Why does our relationship with anger shift so dramatically later in life?
As children, we found anger was something that made everybody uneasy. Parents and teachers repeatedly tried to train us not to be angry. Our negative emotions were not acceptable. As we grew, our caregivers typically responded to our anger differently, worrying more about what they were experiencing than what we needed or wanted.
Of course, children want their parents to love, accept and approve of them. So they begin to curtail their feelings — pushing them down inside until they are buried. We learn to live apart from them, negating any time we think those feelings may not get us the approval we crave. As a result, we create what famed psychoanalyst Dr. Donald Winnicott called “the false self.”
The false self is the person we think our parents and other important people will accept and love. Creating a false self is a clever coping skill, but it comes at a devastating cost. The more we deny our true feelings, the less we are able to get in touch with them, and the less we know what we really feel. This false self is the person we present to the world. Over time, it becomes a role we play.
Here’s an example of how my experience followed this pattern:
After many painful interactions with my mother, I began to change my behavior to get her attention and developed my sense of humor. On the outside, I was constantly in a good mood, laughing with people, making jokes, even if I didn’t think either the jokes or I was very funny. I was really good, and you could never tell that I was seething underneath. That became my false self. In therapy, I came to see that I might be laughing, but I wasn’t feeling happy at all. But changing the way I was behaving seemed really scary. I thought, “What if I’m not funny? No one will like me. If I’m not the life of the party — or making somebody else feel like they are — I will be alone, rejected.” On the other hand, I didn’t like myself when I saw how dishonest I’d been with others and myself. Little by little, I began to discover a more authentic self and share her with the world.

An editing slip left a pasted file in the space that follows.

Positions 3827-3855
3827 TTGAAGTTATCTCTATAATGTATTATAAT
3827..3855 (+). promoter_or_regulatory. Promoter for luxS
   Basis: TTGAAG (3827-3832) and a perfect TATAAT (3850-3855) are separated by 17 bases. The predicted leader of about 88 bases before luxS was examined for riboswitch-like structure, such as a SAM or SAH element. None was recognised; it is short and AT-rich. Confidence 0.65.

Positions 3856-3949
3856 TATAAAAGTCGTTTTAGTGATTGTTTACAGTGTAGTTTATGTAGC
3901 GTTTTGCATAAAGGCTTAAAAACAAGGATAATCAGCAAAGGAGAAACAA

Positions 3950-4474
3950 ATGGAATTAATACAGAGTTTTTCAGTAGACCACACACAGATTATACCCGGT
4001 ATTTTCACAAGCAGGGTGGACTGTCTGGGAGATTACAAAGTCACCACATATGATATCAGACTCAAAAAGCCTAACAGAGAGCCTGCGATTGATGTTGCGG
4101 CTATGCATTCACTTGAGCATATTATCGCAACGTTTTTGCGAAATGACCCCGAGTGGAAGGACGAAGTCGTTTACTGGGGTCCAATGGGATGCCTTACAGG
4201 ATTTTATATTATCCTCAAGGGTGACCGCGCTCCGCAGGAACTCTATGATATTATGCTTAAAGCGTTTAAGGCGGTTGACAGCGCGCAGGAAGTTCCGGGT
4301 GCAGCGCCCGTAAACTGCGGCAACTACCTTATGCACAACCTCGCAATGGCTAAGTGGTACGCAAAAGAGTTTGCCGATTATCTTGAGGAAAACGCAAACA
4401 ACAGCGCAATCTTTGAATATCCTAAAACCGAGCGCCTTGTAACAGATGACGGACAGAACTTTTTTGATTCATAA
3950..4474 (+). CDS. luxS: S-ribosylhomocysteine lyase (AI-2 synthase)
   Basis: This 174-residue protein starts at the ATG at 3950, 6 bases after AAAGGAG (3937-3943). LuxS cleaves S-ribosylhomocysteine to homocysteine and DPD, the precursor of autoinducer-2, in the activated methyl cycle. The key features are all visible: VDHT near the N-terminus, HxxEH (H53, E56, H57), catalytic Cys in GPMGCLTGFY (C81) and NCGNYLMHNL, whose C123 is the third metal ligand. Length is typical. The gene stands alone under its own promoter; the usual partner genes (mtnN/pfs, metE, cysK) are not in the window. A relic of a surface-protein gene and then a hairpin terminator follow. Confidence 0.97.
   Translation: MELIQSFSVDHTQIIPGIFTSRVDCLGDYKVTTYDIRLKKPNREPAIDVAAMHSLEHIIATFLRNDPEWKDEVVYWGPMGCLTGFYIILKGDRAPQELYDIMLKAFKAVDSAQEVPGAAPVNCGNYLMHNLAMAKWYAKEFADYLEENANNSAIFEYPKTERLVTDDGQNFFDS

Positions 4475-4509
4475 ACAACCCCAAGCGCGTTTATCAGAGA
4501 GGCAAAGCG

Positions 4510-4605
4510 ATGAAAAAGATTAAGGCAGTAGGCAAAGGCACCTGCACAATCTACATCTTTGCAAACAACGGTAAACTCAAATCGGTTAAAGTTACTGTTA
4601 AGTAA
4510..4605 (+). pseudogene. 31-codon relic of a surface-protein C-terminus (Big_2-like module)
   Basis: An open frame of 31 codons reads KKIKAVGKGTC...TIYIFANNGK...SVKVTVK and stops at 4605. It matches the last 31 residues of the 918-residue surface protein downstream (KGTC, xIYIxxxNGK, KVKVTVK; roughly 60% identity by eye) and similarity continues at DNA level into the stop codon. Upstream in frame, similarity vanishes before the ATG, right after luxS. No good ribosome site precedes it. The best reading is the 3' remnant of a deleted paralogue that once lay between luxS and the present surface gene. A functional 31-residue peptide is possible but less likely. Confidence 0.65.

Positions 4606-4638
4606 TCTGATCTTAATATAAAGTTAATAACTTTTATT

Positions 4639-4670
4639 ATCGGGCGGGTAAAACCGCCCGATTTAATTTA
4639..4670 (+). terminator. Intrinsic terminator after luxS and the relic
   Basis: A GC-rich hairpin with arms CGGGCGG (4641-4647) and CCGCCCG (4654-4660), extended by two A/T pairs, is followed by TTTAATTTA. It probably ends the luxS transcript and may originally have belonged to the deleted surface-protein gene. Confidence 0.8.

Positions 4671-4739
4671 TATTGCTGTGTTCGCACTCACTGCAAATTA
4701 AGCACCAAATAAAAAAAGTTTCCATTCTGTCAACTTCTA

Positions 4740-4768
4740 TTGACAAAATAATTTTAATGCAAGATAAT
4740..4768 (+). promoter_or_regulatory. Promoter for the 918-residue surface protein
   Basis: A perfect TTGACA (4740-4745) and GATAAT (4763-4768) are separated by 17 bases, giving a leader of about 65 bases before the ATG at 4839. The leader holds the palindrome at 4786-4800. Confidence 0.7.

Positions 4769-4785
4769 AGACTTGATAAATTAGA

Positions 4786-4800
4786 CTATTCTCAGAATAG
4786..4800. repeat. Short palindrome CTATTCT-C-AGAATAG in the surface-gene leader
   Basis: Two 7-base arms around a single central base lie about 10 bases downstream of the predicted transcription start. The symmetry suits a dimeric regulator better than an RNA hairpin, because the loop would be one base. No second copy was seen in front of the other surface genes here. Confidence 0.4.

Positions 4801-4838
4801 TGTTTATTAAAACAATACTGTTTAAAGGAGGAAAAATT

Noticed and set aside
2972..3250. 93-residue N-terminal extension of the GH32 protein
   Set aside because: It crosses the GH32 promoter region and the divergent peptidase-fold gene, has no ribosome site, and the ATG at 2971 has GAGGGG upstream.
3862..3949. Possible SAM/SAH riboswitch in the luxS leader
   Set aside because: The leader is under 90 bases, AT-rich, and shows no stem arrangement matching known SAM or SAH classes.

We become so conditioned that we believe if we slip from behind the mask, it’s all over for us if someone disapproves. Any deviation becomes a source of guilt or shame. But because this creation isn’t true, the longer we confine ourselves to playing the part, the angrier we become.
Sometimes, we develop a false image of ourselves in response to childhood experiences. Victimhood thinking is one of them, and it causes a great deal of anger. Having a victim mentality takes its toll on every area of your life, because energy follows thought. We become victims any time we don’t believe we have a choice. But we always have power in any situation, even if it’s simply choosing how we think about it.
Thinking like a victim (“Only bad things happen to me”) creates negative energy in your body. But thinking like a person in charge of your life (“It’s a great day; I’m looking forward to it”) gives you upbeat energy. When you are positive, people are happy to be around you. But when you’re negative, people will avoid you because you become an "energy drain."
One of the most important lessons we can learn is to use anger in a way that generates good things in our lives by re-framing the anger we feel. It’s also one of the most important lessons we can teach our children.
The single greatest influence on the course of our lives is our family of origin. Until and unless you consciously choose to question and change your responses both inside yourself and with your family, you will continue to behave in the way you were raised. Examine your feelings from childhood thoroughly — especially things that make you feel angry, stuck, or frustrated. Doing this enables you to control your life more completely and give your children the healthiest possible future.
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